In the midst of the COVID-19 pandemic, many financial services firms are implementing work from home policies using collaboration tools. Theta Lake’s Marc Gilman provides background on regulatory responses and requirements, as well as practical advice about compliance considerations.
As individuals and organizations aggressively invoke business continuity plans in the wake of coronavirus, a rapid uptick in the use of collaboration platforms like Zoom and Cisco Webex are helping to connect employees and support remote working environments. In fact, Cisco, LogMeIn, RingCentral and others are offering free trials and resources to proactively support employees who are shifting to work-from-home arrangements.
Moreover, several banks, including HSBC and JPMorgan Chase, are publicly discussing migrations to remote working setups and moving directly to collaboration platforms for client communication and support purposes, acknowledging that the ability to be nimble and flexible is critical.
At the same time, the rapid expansion in the use of video collaboration platforms cannot come at the expense of compliance requirements and standards. Based on a recent Theta Lake Survey, 90 percent of financial services and insurance firms are using video tools in their organization. FINRA as well as the SEC, NFA and FFIEC all issued guidance about responding to coronavirus discussing the support of continuing business functions and considerations for possible rule exemptions in certain cases. In the U.K., the FCA released a statement on COVID-19 to remind firms to maintain their recordkeeping and recording standards in remote work scenarios.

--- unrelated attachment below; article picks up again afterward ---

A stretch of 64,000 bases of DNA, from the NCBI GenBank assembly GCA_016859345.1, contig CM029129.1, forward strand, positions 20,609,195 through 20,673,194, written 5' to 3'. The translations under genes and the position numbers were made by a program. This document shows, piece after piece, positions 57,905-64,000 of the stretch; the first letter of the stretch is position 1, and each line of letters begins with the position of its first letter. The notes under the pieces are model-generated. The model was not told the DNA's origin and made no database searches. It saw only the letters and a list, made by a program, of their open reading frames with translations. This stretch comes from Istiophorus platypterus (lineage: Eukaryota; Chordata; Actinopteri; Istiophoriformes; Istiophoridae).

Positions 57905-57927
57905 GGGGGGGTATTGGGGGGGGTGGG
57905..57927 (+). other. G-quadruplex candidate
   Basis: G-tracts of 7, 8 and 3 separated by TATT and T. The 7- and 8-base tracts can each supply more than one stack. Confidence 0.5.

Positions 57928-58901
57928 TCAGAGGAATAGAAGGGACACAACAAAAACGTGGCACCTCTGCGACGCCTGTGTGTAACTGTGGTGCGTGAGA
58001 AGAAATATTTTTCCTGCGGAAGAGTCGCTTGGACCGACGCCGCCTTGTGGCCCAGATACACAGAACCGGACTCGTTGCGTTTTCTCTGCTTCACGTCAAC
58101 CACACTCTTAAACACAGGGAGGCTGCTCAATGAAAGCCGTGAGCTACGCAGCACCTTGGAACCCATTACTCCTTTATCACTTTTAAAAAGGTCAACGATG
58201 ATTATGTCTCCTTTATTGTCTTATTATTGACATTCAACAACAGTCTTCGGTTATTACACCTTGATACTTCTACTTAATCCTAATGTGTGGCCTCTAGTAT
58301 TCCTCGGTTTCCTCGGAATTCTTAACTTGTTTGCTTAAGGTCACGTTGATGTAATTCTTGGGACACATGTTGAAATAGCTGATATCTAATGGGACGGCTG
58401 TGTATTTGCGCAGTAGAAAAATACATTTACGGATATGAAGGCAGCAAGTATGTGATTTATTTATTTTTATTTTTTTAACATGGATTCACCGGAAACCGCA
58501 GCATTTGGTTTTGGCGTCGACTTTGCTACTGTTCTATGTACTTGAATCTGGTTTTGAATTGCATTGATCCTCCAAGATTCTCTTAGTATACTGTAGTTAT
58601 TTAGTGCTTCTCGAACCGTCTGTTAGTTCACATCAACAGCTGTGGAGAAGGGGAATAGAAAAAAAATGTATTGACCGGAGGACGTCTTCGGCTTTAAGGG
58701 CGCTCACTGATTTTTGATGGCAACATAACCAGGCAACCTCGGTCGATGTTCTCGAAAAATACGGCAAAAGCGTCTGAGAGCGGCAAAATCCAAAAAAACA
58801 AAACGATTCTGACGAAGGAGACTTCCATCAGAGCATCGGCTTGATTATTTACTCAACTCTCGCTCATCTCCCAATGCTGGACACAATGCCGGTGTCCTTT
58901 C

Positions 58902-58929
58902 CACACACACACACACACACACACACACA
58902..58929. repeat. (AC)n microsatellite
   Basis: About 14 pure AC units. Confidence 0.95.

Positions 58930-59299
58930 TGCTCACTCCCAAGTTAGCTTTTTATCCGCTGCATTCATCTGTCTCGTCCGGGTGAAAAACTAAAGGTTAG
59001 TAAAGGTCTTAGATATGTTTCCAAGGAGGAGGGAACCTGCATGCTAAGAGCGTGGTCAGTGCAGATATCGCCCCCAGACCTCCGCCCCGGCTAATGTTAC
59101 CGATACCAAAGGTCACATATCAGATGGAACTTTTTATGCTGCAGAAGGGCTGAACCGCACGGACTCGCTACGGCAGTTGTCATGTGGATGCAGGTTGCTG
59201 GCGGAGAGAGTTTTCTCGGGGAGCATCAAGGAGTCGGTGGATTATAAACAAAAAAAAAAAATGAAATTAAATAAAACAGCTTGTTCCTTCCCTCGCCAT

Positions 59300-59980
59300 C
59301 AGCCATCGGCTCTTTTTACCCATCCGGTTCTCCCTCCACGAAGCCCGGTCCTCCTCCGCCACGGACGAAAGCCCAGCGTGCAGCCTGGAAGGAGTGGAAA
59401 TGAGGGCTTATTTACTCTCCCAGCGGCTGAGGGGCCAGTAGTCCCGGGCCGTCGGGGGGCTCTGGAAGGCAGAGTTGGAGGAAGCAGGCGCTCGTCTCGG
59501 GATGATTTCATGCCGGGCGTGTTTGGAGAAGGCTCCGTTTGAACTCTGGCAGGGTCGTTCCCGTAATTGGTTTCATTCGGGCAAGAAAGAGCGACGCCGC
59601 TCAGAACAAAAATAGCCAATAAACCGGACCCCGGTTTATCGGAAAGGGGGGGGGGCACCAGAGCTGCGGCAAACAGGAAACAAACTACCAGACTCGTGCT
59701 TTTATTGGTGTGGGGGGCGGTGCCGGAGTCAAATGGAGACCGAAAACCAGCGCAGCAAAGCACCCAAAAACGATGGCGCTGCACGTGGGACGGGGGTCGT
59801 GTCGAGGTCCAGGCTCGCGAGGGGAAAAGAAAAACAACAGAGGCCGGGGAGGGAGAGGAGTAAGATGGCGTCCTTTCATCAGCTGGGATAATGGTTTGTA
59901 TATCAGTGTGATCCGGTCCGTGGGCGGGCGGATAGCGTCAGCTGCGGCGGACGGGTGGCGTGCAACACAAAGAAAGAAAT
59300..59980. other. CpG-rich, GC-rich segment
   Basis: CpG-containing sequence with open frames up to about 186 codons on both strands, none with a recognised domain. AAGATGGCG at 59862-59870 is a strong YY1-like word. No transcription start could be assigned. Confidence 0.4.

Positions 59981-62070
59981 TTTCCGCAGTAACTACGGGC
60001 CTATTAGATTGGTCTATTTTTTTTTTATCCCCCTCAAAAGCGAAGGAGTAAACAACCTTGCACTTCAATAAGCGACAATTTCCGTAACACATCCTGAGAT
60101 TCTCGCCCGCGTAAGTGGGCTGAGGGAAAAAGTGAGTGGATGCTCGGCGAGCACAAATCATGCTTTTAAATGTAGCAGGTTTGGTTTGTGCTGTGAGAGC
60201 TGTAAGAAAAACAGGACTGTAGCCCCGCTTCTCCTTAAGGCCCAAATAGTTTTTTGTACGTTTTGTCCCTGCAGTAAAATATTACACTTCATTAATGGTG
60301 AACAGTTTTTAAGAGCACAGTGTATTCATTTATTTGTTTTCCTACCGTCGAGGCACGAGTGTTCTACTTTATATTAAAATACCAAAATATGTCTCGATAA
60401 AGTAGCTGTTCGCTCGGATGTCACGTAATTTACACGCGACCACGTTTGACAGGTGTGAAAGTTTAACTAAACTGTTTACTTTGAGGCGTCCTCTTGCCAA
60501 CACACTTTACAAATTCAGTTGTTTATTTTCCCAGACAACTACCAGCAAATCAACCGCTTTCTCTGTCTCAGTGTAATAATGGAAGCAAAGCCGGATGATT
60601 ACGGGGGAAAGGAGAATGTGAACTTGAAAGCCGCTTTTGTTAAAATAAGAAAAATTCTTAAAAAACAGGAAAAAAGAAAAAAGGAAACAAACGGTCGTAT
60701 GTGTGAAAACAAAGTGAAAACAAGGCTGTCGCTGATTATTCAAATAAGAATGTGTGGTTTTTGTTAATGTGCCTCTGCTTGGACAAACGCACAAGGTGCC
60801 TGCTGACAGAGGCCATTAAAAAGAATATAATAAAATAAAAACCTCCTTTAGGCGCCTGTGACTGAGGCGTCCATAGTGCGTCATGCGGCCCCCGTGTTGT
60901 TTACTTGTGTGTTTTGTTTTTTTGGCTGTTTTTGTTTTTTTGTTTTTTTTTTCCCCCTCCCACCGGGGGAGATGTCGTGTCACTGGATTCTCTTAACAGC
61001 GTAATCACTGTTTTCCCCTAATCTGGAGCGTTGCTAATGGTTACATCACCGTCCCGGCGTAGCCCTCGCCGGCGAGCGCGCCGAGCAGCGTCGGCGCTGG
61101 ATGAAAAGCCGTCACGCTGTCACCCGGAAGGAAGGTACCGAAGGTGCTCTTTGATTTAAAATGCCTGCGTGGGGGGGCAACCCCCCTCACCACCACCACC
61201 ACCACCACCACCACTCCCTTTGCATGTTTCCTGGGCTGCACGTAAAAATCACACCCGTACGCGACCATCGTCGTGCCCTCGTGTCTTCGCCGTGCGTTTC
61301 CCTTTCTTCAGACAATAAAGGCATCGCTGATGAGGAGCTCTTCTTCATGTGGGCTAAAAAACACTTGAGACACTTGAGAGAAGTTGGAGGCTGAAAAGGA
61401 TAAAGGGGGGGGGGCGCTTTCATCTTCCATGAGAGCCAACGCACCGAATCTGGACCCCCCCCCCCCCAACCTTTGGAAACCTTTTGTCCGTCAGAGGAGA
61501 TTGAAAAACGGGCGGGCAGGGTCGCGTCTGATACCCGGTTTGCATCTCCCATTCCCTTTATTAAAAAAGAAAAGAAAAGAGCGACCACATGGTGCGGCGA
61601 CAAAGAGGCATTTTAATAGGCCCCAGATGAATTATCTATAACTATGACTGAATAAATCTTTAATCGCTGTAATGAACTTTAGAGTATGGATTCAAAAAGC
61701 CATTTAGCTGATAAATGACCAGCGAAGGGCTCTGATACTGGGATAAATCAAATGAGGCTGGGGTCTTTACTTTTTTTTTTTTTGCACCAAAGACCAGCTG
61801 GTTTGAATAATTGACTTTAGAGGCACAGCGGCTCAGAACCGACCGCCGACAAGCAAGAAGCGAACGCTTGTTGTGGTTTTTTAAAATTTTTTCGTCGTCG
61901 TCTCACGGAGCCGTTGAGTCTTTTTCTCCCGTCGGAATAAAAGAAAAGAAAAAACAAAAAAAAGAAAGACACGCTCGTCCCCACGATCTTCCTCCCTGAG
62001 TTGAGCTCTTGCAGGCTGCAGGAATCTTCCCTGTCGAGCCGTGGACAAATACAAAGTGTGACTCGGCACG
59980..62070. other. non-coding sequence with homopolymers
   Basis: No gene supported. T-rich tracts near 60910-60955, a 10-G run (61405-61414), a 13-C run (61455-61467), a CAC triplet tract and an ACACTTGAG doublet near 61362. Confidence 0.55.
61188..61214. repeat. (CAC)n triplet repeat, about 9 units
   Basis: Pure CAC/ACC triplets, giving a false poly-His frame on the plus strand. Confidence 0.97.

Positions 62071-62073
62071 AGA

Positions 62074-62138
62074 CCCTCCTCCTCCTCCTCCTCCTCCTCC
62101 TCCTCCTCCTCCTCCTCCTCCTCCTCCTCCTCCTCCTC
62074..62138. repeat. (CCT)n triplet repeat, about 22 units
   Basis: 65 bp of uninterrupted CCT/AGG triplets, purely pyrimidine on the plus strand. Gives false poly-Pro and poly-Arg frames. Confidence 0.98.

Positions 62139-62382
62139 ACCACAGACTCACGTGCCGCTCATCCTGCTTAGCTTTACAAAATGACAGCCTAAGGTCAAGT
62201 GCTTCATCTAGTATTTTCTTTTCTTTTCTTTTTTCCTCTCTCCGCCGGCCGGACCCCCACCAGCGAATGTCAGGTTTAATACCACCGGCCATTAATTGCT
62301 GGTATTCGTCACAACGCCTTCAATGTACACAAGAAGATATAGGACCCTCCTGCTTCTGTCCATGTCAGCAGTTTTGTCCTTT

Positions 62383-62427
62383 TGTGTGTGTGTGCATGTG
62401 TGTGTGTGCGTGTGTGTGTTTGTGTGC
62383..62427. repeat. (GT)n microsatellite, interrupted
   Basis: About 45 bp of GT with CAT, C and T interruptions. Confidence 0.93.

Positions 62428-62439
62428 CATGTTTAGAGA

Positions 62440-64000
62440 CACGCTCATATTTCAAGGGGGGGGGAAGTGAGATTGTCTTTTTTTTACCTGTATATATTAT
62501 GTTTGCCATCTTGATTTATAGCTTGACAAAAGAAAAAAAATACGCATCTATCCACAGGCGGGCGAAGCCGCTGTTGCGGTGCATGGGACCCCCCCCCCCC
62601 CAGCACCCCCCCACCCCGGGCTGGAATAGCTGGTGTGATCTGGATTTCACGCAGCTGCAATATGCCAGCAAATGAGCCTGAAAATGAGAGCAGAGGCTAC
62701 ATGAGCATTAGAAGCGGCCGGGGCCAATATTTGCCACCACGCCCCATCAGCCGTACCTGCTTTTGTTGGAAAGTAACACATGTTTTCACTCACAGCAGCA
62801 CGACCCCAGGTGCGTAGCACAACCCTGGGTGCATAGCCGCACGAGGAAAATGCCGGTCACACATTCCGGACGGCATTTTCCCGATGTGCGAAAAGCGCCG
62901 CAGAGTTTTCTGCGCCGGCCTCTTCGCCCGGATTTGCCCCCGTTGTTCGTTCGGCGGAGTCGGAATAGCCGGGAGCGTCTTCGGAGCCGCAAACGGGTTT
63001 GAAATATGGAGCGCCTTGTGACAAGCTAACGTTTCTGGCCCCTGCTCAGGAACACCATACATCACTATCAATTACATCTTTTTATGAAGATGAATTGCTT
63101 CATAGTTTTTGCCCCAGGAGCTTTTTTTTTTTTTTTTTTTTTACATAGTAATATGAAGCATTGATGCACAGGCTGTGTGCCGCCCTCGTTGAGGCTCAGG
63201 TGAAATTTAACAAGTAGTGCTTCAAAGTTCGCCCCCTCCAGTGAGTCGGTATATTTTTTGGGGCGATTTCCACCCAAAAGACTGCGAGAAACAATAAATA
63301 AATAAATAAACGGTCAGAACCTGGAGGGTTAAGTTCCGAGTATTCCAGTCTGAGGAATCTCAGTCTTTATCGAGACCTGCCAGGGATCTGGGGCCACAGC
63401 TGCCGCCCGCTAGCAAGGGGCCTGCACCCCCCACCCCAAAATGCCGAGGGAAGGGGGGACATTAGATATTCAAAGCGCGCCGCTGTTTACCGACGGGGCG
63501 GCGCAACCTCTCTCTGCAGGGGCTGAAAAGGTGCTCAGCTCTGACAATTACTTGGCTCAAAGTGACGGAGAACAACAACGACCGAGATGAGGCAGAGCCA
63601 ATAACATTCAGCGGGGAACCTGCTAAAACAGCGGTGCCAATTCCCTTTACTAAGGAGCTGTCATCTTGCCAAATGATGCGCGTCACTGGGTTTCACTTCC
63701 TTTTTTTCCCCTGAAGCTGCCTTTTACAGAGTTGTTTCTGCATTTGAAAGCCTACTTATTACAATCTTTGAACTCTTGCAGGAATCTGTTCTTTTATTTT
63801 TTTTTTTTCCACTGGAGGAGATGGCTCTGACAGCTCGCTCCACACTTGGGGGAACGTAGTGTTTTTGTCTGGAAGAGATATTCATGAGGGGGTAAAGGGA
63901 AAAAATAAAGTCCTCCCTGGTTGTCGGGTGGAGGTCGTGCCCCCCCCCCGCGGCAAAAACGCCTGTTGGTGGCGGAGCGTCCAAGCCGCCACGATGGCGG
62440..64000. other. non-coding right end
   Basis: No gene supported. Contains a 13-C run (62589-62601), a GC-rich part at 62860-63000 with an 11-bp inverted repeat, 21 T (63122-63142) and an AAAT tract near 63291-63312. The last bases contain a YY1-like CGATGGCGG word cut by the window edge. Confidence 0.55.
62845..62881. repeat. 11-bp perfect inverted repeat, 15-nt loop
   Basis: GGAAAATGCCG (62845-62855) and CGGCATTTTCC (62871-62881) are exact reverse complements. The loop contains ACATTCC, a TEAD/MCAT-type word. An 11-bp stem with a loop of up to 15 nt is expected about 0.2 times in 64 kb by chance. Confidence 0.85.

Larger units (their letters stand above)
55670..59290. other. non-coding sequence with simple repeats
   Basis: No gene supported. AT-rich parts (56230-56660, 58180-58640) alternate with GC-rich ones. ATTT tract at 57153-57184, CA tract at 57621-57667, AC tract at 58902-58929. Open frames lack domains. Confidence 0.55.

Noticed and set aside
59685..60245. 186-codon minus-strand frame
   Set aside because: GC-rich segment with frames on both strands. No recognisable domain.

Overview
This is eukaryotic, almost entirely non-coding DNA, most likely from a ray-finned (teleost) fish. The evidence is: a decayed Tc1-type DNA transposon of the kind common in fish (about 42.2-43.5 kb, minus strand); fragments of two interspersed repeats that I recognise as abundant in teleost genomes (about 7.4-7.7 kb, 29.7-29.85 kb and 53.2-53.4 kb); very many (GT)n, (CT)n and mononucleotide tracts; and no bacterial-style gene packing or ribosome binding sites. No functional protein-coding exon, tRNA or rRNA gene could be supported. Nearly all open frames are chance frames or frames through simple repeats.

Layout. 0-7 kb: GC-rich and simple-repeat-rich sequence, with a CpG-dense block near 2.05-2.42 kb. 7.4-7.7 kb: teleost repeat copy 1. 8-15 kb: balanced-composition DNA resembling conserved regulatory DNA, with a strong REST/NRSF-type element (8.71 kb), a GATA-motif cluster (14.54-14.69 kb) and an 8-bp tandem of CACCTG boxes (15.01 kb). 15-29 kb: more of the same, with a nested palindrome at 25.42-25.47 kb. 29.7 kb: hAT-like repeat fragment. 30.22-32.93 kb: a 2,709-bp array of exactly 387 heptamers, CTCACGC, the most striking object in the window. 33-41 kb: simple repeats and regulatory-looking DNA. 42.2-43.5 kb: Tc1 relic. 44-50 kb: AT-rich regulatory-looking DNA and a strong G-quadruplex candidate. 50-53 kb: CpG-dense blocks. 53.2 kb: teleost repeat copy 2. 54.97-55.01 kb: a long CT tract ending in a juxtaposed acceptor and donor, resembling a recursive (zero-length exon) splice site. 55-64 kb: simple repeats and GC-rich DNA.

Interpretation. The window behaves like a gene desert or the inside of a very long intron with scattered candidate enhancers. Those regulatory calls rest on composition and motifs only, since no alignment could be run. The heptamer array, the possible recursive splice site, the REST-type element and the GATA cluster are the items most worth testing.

Financial institutions must maintain compliance as collaboration platform usage skyrockets, even though the circumstance driving the exponential usage will, in due course, dissipate. In this article, we’ll first discuss collaboration risks and then, how regtech tools can facilitate use and oversight of collaboration applications to promote a fast, adaptable and connected workforce during a crisis.
Collaboration Platform Risks
The power and convenience of collaboration tools and their benefit during times of crisis, when face-to-face meetings are impossible, is that they facilitate robust video and voice calling and conference capabilities, as well as file-sharing, chat, webcam and whiteboarding functionalities. In practice, this means the ability to easily start up any type of a communication where a routine client check-in can lead to the distribution of a prospectus, brainstorming a new investment strategy on whiteboards and the recommendation to purchase a particular product. In a remote working scenario, these features can thankfully replace the majority of electronic and in-person meetings while supporting team connectedness in a comprehensive manner.
These necessary and helpful of communication capabilities don’t mean compliance and risk management can lapse or be ignored, particularly in light of regulators’ guidance around the coronavirus response. Collaboration features make interactions powerful, meaningful replacements for in-person meetings, but also pose challenges for financial services firms who must abide by strict rules around investment recommendations, recordkeeping, cybersecurity and supervision. As a result, leveraging collaboration platforms for business continuity purposes must be handled carefully. Each feature must be analyzed individually to determine if its use has an implication for the oversight or conduct obligations. It’s absolutely clear that collaboration tools can offer critical capabilities during a crisis, but firms must ensure that they can meet compliance requirements before including them as part of a business continuity strategy.